If the time comes when you can no longer manage daily living in your own home or with family members, an apartment in an assisted living facility could be the next best thing.
But if you, like many, were thinking that Medicare will cover the cost of assisted living, think again. Medicare isn't designed to pay for long-term care.
"At the end of the day, your options for paying for long-term care in this country are two: You pay (completely) out of pocket or you pay out of pocket until you get to the point where you impoverish yourself and then go on Medicaid," says David Kyllo, executive director of the National Center for Assisted Living, or NCAL, in Washington, D.C.
Both options may sound equally bleak, but for the vast majority who pay for assisted living through their own means, coming up with a plan to finance the move will at least make it more feasible.
The national average median monthly rate for a one-bedroom assisted living apartment is $2,825, according to the 2009 Cost of Care Survey released in April by Genworth Financial Inc. of Richmond, Va. That's nearly $34,000 per year, an increase of 1.4 percent over 2008. The cost has been rising by an average of 4.7 percent annually over the past five years.
Now consider this factoid from Kyllo: The typical assisted living resident has an income of about $19,000 per year. Obviously, most residents must tap additional resources to cover the cost, and the funds often come from the sale of their biggest asset: their homes.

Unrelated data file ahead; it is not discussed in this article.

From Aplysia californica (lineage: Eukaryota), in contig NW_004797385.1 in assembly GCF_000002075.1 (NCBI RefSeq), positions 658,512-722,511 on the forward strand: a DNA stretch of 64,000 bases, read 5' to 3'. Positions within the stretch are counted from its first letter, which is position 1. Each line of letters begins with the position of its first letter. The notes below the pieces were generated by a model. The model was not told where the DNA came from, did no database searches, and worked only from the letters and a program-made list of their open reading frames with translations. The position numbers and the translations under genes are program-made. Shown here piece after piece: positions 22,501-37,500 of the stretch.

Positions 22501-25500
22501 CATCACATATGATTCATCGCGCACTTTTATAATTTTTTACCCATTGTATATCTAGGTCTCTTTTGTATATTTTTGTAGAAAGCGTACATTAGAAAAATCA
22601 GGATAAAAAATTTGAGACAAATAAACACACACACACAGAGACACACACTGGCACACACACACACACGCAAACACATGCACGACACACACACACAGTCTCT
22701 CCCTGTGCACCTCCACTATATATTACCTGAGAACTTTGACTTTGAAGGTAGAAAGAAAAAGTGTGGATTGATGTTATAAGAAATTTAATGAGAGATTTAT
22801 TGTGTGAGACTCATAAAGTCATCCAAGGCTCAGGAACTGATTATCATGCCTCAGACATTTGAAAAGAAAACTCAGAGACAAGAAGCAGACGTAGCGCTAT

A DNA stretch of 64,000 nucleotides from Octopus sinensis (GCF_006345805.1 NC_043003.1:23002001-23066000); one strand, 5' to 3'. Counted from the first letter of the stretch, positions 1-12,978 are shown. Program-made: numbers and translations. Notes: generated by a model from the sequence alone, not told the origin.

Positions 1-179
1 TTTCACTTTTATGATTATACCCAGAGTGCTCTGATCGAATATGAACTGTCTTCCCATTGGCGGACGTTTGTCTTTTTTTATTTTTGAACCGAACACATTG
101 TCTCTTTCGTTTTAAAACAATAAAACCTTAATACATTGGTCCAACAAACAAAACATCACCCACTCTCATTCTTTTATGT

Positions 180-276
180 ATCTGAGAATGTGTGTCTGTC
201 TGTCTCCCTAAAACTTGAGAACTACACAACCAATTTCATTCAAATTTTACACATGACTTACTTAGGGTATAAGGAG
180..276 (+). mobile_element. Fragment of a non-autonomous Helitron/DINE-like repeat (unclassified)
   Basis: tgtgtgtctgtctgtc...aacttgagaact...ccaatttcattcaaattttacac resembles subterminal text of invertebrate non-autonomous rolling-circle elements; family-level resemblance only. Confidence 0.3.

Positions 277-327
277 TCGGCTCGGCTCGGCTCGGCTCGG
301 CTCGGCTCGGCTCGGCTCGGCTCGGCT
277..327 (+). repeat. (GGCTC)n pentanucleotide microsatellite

A bridge loan can help until home is soldWith "for sale" signs lingering longer in the depressed housing market, some would-be assisted living residents are finding they have to adjust their plans, says Kathleen Cameron, chair of the Consumer Consortium on Assisted Living in Falls Church, Va.
"They are postponing (the move to assisted living) and trying to use family caregivers or in-home care as much as they can while waiting to see what the market is doing," Cameron says.
On the other hand, Kyllo says the impact of the housing market on the demand for assisted living goes only so far.
"Assisted living is need-driven," says Kyllo. "It's not like (other) housing options that people weigh. They are going into assisted living because they need help with their daily lives. They need help with bathing, medication management, cooking and managing finances. While economies may have downturns and housing markets may slow down, one thing that doesn't slow down is the aging process."
Barbara Steinberg, founder and managing member of BLS Eldercare Financial Solutions in Lincoln Park, N.J., often recommends a loan if a client's need for assisted living care is too urgent to wait until the house sells.
"We work with a company that does bridge loans for exactly that situation, where somebody is waiting to sell a house so they can move into assisted living," says Steinberg, who is a Certified Financial Planner and Registered Financial Gerontologist. "It's an interest-only loan that pays the assisted living facility until the house sells."